Origin of whether
Examples from the Web for whether
Instead, the man and woman in the truck wanted to know where the crash site was and whether would I show them.The 7-Year-Old Plane Crash Survivor’s Brutal Journey Through the Woods|James Higdon|January 7, 2015|DAILY BEAST
In February, Slovakia will have a referendum on whether marriage should be defined as a union between a man and a woman.
She vowed to repay the money—no official word, however, on whether she ever did that.
Investigators will focus on whether the sudden emergency was so extreme that no degree of pilot skill would have helped.Flight 8501 Poses Question: Are Modern Jets Too Automated to Fly?|Clive Irving|January 4, 2015|DAILY BEAST
Whether he gets his full due in popular culture remains to be seen.Ed Brooke: The Senate's Civil Rights Pioneer and Prophet of a Post-Racial America|John Avlon|January 4, 2015|DAILY BEAST
When shall we know whether they are dead or alive, whether strong and healthy or moaning upon a bed in hospital?Six Women and the Invasion|Gabrielle Yerta
Whether the former gives a dryer product or not, the author cannot decide.Peat and its Uses as Fertilizer and Fuel|Samuel William Johnson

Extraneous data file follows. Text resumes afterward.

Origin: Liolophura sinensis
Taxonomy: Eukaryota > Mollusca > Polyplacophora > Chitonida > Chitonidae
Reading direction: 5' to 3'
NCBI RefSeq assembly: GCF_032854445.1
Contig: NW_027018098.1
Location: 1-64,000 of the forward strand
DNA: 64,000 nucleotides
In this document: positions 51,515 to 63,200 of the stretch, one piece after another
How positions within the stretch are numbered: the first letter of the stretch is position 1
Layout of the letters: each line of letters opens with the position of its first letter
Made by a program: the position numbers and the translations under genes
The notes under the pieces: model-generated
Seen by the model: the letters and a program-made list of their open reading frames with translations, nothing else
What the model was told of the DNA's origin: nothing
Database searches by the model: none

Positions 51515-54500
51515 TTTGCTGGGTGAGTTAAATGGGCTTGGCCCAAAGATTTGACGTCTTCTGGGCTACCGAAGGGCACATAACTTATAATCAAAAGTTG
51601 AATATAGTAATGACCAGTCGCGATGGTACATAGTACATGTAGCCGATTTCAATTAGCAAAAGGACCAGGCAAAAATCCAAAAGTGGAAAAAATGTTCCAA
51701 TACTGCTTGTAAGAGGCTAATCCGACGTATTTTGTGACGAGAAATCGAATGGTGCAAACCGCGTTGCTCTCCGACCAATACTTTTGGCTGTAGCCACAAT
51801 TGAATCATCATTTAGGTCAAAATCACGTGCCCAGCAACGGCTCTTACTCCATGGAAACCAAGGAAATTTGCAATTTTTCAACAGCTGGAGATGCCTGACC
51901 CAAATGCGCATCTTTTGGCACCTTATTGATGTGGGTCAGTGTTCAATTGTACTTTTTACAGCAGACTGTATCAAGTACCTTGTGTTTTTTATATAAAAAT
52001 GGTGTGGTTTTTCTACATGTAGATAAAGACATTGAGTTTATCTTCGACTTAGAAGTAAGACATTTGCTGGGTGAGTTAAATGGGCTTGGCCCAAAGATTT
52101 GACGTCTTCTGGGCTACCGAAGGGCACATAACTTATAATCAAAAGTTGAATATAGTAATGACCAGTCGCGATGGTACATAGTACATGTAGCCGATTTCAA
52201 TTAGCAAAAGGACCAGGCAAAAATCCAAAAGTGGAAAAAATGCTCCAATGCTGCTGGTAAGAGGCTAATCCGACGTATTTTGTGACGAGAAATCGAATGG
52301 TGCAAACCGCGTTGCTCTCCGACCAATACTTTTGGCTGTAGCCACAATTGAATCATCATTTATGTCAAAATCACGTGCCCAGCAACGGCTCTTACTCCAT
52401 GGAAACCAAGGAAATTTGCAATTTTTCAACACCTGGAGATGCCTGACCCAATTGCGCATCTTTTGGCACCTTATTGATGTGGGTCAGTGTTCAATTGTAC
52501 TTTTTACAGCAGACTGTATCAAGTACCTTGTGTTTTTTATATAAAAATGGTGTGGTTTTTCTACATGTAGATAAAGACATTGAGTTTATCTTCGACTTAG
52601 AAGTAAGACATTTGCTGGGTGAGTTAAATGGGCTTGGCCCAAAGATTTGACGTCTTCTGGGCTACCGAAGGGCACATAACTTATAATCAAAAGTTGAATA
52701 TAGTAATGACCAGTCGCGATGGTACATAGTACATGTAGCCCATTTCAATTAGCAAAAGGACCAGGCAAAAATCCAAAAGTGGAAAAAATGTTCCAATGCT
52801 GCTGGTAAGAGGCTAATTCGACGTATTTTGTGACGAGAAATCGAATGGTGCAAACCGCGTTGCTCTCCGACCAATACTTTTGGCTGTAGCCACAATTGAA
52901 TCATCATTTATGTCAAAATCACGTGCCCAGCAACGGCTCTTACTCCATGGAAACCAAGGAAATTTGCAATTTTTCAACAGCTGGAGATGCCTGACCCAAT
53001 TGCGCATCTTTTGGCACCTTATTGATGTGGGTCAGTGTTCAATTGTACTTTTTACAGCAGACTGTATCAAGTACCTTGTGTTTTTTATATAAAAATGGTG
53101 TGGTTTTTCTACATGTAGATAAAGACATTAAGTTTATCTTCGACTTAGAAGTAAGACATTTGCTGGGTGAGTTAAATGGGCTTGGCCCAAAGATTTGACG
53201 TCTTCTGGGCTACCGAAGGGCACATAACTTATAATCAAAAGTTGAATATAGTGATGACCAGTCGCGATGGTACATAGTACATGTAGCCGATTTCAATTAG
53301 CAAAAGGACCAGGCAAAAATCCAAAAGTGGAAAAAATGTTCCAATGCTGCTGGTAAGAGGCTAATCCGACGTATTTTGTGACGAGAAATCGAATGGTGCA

On the contrary, it is almost directly favourable, but the question is whether they would venture out at all in such a storm.A Canadian Heroine, Volume 2|Mrs. Harry Coghill
It depended on him whether the reproach which lay on his religion should be taken away or should be made permanent.The History of England from the Accession of James II.|Thomas Babington Macaulay
The secret you have whispered to me just now, whether true or false, I shall take to him.Gabriel Conroy|Bert Harte
British Dictionary definitions for whether
- used as a conjunction as a variant of whether (def. 1)
- under any circumstanceshe will be here tomorrow, whether or no
Word Origin for whether
Word Origin and History for whether
Old English hwæðer, hweðer "which of two, whether," from Proto-Germanic *khwatharaz (cf. Old Saxon hwedar, Old Norse hvarr, Gothic huaþar, Old High German hwedar "which of the two," German weder "neither"), from interrogative base *khwa- "who" (see who) + comparative suffix *-theraz (cf. Sanskrit katarah, Avestan katara-, Greek poteros, Latin uter "which of the two, either of two," Lithuanian katras "which of the two," Old Church Slavonic koteru "which"). Its comparative form is either. Phrase whether or not (also whether or no) recorded from 1650s.
Idioms and Phrases with whether
In addition to the idiom beginning with whether
- whether or not
- not know whether